People across the country were outraged.37 Over the next two days, 55,000 people signed a petition calling for Judge Persky’s removal from office.38 In the following week, running unopposed,39 Judge Persky won reelection, and Professor Michele Dauber of Stanford Law School launched the campaign to recall him.40 Within four months, California lawmakers passed mandatory minimum sentences for sexual assault41 and closed a prior loophole that had allowed for lighter sentences in cases where the victim was too intoxicated to physically resist.42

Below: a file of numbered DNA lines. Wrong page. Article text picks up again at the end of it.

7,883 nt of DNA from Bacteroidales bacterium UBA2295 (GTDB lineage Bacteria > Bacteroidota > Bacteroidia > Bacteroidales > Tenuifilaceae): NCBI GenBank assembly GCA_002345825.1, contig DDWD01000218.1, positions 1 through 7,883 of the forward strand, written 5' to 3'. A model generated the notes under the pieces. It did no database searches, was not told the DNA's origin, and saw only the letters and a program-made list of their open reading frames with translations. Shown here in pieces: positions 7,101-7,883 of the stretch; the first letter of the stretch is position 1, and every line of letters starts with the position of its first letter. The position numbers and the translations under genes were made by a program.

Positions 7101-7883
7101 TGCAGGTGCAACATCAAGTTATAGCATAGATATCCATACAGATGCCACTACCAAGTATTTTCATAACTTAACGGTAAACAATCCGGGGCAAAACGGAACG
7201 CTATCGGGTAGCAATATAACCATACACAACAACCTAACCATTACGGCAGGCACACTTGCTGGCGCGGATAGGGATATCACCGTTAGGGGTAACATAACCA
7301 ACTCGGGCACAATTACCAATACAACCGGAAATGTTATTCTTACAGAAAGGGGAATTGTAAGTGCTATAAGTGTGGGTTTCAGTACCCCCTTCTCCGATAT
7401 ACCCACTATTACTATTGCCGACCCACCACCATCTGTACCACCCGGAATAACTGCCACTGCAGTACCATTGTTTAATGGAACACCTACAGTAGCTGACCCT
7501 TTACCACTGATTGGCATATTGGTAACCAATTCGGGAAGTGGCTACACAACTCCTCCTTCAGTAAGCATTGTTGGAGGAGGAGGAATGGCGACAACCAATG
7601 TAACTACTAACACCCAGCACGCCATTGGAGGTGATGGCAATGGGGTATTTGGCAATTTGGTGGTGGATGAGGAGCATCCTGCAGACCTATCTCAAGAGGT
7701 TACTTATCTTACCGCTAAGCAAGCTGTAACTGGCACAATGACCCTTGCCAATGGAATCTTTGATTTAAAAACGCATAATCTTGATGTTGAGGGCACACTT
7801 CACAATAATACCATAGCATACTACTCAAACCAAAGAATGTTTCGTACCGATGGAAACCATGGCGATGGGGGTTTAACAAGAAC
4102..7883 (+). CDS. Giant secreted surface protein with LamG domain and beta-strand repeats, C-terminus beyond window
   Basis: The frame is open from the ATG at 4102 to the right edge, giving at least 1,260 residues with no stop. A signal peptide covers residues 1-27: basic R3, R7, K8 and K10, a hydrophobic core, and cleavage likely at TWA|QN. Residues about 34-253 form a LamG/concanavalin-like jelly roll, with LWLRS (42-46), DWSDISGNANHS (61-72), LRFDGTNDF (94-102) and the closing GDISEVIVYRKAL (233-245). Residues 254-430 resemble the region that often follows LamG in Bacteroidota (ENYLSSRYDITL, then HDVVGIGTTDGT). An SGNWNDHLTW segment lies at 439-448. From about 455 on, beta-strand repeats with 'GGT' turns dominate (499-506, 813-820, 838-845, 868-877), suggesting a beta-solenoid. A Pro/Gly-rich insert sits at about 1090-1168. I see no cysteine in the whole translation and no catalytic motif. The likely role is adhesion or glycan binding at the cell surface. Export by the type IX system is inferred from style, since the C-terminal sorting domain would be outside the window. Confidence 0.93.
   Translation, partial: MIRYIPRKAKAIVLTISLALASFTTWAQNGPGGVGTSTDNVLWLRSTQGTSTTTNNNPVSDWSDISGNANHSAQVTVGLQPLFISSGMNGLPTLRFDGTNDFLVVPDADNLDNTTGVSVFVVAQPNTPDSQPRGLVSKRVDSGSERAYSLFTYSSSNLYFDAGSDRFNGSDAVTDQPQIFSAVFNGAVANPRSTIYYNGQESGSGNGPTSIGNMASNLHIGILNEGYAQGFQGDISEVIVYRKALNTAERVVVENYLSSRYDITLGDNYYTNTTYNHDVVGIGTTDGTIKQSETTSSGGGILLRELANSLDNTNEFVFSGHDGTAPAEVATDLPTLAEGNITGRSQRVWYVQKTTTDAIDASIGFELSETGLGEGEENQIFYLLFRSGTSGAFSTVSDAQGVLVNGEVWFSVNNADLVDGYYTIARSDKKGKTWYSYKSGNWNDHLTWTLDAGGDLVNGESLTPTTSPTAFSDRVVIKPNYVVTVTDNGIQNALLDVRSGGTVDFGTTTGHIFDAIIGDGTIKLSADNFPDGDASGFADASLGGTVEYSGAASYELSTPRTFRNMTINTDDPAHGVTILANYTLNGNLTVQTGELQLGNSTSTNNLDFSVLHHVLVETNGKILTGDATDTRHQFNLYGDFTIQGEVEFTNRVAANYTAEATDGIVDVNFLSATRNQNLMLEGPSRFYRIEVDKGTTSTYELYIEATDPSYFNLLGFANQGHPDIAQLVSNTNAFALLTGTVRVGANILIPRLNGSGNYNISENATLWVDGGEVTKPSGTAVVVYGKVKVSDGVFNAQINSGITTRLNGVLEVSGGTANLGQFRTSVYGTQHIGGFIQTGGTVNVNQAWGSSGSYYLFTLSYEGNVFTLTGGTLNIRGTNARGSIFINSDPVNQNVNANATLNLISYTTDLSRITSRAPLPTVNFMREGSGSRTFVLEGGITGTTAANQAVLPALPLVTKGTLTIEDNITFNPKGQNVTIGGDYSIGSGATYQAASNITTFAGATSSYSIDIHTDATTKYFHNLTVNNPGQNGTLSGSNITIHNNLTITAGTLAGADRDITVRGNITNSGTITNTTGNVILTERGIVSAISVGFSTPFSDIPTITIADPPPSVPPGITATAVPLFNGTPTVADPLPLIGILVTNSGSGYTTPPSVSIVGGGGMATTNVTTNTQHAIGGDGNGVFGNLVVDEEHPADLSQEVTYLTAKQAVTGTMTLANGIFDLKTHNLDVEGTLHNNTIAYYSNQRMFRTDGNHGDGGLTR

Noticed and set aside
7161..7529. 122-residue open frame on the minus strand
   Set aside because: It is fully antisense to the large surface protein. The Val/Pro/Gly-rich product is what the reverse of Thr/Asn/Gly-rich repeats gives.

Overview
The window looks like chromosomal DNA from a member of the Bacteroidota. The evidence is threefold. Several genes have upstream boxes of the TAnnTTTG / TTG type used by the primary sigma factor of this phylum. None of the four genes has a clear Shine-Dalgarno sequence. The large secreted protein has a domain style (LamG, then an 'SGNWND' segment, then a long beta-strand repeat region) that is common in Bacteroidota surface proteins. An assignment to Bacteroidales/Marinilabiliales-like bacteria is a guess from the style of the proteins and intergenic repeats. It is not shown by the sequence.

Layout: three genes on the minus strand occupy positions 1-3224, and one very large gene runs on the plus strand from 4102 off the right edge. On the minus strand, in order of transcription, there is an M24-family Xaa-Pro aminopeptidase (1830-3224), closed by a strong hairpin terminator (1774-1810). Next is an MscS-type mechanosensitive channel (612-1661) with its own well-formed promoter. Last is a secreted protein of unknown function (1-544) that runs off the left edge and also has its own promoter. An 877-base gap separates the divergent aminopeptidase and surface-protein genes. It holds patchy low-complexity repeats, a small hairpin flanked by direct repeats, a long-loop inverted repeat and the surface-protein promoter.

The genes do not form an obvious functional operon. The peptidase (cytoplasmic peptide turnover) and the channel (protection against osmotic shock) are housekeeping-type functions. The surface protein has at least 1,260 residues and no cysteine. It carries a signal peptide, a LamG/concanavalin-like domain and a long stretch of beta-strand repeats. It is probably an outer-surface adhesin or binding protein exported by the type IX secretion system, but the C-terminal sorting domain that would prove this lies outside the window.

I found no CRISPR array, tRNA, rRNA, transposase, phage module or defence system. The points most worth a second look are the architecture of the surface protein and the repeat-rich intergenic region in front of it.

Although the sentence was widely regarded as improper, advocates were divided as to whether Judge Persky’s jurisprudence reflected a pattern of bias and what the collateral impacts of the recall and new mandatory minimums might be. Law professors across California signed a letter opposing the recall, seeing it as a threat to judicial independence and believing recalls should be used only in cases where “judges are corrupt or incompetent or exhibit bias that leads to systematic injustice.”43 They predicted recall actions would push judges to ratchet up sentences, particularly against the poor and people of color.44 The district attorney disagreed with both the sentence and the recall, insisted that Judge Persky had made a mistake, and supported mandatory minimums.45 Meanwhile, proponents of the recall viewed it as a vote against the normalization of rape culture.46 Campaign leaders did not advocate for mandatory minimums or lifetime criminalization for all defendants in sexual assault cases.47 They insisted on “justice and equality for all people of color” — victims and defendants alike,48 as women of color are disproportionately victimized by sexual violence.49 Although the sentence did not amount to judicial misconduct, many felt it cast doubt on Judge Persky’s judgment in rape cases.50 On June 5, 2018, with mandatory minimums already in place, Santa Clara County voters recalled Judge Persky.51